Voyager 1 recently crossed the termination shock at the edge of our heliosphere. In contrast to the expectations of essentially all prior models, however, Voyager 1 did not observe the source of Anomalous Cosmic Rays (ACRs) as had been widely anticipated. We show here that the dearth of higher energy particles near the nose of the heliosphere is a natural consequence of the magnetic geometry in the region ahead of a flattened shock. Particle energization happens primarily back along the flanks of the shock where the injection energy is lower and where the magnetic field has had progressively longer connection times to accelerate particles. In addition to explaining the most baffling aspects of the Voyager 1 observations, this paradigm makes explicit predictions about what should be observed when Voyager 2 reaches the termination shock, significantly further back from its nose.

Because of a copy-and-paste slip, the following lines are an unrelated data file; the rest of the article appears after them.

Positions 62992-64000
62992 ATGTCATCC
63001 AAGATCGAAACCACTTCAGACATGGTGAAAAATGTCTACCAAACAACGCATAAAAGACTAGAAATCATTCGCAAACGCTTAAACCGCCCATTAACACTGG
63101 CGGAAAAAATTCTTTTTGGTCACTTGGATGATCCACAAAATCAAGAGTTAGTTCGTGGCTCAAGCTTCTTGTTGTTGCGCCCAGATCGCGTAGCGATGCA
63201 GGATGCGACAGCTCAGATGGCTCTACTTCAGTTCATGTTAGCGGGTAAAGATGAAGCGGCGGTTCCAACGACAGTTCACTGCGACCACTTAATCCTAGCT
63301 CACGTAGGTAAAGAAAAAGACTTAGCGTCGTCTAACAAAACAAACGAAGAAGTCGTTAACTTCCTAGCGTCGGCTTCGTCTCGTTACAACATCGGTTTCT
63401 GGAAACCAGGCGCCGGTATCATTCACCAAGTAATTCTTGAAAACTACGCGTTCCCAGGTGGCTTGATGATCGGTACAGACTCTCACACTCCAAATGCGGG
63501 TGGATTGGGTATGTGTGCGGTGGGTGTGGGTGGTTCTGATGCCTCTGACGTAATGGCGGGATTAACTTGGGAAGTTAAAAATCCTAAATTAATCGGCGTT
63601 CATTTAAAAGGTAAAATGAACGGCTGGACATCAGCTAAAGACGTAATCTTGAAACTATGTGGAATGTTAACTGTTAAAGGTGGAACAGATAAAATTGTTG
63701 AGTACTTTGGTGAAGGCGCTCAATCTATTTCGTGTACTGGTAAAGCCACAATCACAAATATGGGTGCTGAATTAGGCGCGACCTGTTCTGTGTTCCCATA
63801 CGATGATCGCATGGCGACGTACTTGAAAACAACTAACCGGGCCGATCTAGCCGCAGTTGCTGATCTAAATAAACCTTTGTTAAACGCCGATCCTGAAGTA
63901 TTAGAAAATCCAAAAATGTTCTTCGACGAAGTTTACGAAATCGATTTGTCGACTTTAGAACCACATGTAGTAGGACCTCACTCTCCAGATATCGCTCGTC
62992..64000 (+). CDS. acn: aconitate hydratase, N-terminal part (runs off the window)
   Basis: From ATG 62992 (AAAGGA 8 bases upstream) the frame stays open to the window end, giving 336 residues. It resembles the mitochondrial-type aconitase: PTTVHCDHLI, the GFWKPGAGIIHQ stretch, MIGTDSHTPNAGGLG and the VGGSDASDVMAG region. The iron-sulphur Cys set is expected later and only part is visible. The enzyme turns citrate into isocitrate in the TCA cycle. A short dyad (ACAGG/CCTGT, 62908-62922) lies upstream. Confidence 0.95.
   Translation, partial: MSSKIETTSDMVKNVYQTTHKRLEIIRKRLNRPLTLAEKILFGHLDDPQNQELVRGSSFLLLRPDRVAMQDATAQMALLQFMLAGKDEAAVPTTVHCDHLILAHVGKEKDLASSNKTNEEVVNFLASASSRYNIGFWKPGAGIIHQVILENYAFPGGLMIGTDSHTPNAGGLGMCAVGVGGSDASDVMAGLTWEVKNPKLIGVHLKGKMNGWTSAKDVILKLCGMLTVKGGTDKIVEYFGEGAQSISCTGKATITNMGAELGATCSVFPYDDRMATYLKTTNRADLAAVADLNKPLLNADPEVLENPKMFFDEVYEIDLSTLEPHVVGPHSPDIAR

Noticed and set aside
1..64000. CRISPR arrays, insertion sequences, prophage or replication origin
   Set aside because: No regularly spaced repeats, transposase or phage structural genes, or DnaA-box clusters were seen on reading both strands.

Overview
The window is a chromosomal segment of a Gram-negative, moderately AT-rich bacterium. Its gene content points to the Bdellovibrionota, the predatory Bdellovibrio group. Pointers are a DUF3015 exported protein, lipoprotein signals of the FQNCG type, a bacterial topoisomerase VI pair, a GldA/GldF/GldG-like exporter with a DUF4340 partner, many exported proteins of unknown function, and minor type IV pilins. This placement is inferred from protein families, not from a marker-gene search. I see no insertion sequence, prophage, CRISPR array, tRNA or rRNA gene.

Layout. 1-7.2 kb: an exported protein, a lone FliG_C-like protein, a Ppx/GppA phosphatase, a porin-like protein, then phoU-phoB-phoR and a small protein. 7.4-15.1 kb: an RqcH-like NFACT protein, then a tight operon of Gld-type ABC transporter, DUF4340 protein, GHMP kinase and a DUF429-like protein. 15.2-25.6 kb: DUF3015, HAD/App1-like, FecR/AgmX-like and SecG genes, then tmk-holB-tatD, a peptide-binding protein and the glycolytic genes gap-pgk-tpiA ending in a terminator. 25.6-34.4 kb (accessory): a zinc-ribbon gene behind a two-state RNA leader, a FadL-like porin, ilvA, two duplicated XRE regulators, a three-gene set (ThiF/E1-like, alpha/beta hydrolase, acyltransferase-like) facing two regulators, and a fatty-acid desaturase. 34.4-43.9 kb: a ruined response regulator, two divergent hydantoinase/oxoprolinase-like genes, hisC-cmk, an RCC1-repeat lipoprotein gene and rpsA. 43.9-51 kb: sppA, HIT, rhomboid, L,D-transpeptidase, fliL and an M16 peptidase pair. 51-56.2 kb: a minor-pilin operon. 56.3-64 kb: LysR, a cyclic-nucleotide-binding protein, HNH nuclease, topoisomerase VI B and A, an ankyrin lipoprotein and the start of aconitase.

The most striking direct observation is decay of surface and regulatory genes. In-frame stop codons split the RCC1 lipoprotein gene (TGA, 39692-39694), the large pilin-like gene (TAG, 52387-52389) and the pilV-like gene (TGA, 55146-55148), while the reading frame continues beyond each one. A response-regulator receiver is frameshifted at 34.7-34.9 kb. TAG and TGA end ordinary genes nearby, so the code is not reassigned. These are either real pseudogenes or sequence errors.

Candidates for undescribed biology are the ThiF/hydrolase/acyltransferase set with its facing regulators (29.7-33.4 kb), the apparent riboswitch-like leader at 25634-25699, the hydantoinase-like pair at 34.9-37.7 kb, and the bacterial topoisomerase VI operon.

All Science Journal Classification (ASJC) codes
- Earth and Planetary Sciences(all)